The House Committee on Revenue held a public hearing on HB 4043 an Oregon Housing Alliance bill to create a tax credit against income taxes to incentivize the purchase of affordable housing. This would apply to sales of housing completed in tax years beginning on or after January 1, 2023, and before January 1, 2029.
The Senate Committee on Housing and Development held a second public hearing to continue testimony on SB 1557. Oregon Housing and Community Services (OHCS) would administer a proposed affordable housing preservation rent assistance program for tenants living in expiring tax credit properties. The bill passed out of Committee, and now heads to the Joint Committee on Ways and Means.
In midweek the House Committee on Housing held public hearings on important bills to address the state’s homeless crisis:
HB 4123 is Senator Kropf’s bill that would create 8 pilot programs for cities and counties to create a coordinated homeless response system, including a central office and point of contact, representative advisory board, and plans for coordination with other housing and homeless service providers. The bill passed out of Committee, and now heads to the Joint Committee on Ways & Means.
HB 4037 would ask the State of Oregon to lease unused or underutilized state property to the city of Salem for temporary shelter for people experiencing homelessness. The Department of Administrative Services would need to look for opportunities to site temporary shelters or safe sleeping sites within state government property. A work session will be held next week.
HB 4051 has -3 amendments, which include several important technical fixes, including one to SB 8, (2021), an extension of the Racial Disparities and Homelessness Task Force, and an extension of the shelter siting provisions passed in HB 2006 (2021). A work session is on February 14. HB 2100 is an extension of the HB 2100 Task Force, and of the shelter siting flexibility that passed in 2021. It is now a part of HB 4051.
The Senate Committee on Labor and Business held two public hearings and a work session on SB 1579, which directs the Oregon Business Development Department to implement the Economic Equity Investment Program to award grants to organizations that provide culturally responsive services to support economic stability, self-sufficiency, wealth building and economic equity among disadvantaged individuals, families, businesses and communities in Oregon.
The House Committee on Housing will hold work sessions on HB 4125, Representative Nathanson's bill to change residential screening criteria.
The Joint Ways and Means Subcommittee on Transportation and Economic Development will hear from OHCS on two matters: a report on co-locating affordable housing with early learning centers, and an update on the receipt of Community Development Block Grant funds to support wildfire recovery.
Behavioral Health and Human Services (Karen Nibler)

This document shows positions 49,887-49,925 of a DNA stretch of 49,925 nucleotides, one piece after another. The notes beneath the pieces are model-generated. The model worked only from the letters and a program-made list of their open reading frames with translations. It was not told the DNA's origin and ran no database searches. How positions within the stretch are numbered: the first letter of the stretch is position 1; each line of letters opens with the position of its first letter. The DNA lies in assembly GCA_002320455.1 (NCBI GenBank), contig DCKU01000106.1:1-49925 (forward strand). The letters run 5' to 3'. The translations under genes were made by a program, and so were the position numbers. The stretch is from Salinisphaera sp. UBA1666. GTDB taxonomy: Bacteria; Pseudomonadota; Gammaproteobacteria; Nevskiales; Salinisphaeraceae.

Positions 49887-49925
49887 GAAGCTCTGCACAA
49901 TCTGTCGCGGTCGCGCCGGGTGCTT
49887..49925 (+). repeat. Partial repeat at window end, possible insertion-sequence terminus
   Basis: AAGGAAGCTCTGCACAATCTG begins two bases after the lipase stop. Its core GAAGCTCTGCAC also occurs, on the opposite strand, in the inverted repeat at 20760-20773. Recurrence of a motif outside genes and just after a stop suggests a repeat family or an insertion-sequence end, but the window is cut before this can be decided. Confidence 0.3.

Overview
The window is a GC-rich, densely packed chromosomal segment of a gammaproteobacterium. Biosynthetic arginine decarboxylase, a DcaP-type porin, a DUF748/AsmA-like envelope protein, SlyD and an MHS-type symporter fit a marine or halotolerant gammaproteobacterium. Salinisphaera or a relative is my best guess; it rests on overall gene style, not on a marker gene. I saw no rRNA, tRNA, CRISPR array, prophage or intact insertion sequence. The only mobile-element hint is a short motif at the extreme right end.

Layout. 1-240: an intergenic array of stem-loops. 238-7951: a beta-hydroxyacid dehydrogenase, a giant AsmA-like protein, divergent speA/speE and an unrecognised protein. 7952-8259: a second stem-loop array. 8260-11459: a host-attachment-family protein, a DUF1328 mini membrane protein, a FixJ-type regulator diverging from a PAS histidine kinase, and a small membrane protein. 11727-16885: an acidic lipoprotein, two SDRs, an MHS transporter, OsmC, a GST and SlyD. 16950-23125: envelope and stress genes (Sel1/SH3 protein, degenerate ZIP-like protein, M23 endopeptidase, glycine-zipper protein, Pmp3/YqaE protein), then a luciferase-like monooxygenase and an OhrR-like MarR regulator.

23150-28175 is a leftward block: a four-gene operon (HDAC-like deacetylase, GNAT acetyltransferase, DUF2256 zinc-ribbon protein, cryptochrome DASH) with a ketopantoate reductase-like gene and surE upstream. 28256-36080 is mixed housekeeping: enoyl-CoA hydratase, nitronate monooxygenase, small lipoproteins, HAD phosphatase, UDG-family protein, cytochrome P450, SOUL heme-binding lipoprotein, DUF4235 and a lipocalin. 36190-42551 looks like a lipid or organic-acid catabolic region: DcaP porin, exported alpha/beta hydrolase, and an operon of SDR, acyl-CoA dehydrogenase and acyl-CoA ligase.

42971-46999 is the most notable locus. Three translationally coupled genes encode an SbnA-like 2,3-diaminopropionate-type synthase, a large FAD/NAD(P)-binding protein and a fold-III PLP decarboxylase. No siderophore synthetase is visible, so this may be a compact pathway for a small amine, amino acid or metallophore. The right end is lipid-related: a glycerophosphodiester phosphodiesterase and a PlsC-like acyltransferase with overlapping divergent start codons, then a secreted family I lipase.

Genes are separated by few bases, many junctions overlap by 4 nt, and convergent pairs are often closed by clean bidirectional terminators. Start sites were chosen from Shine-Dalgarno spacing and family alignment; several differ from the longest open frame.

The Senate Human Services Committee has been assigned bills in the Human Services and Early Childhood Systems. SB 1547 covers the background check registry for employees and volunteers. SB 1548 covers direct support workers in group homes and SB 1556 covers homecare workers in private homes. SB 1591 proposed to allow a larger number of children in childcare but members expressed reservations on this change.
SB 1550 moves the Immigrant and Refugee Advancement Office from the Governor’s Office to the Department of Human Services, which has funding for immigrant support. SB 1580 creates a Task Force on Psilosybin Health Equity, which generated a conversation on the development of the use of psilosybin in mental health treatment.
The Early Learning Division will be transferred to the Department of Early Learning and Care in HB 4005 A. The bill stipulates the provision of subsidized care and persons providing that service. The Office of Child Care will rely on the Department of Human Services for back-ground checks. The Employment Related Day Care Program will also be transferred to the Department of Early Learning. HB 4033 adds a Tribal Advisory Council to the Department of Early Learning.
The House Behavioral Health Committee passed HB 4004 A which increases wages for behavioral health staff and referred it to Ways and Means. HB 4071 fixes HB 2949 (2021) to use ARPA funds for training and retention of staff. HB 4098 - 2
HB 4084 requires hospitals to evaluate patients who may be a danger to self or others and to refer them to community services. Community members reported incidents of hospital releases of patients on the same day without resources. The 988 on-call system was established for mental health crises but resources are not yet established for needed treatment.
HB 4085 permits a parent to admit a child without the child’s consent to an inpatient treatment facility. According to testimony that is currently possible but children do object to these placements. Both of these bills will not go forward as proposed but the service needs will continue to be discussed.
Ways and Means Subcommittee on Human Services heard from Steve Allen, the Director of Behavioral Health within the Oregon Health Authority on Feb. 7. Allen reported staff increases within the agency, but a loss in residential capacity within the system. The beds for children decreased by 156 when current need is at 280.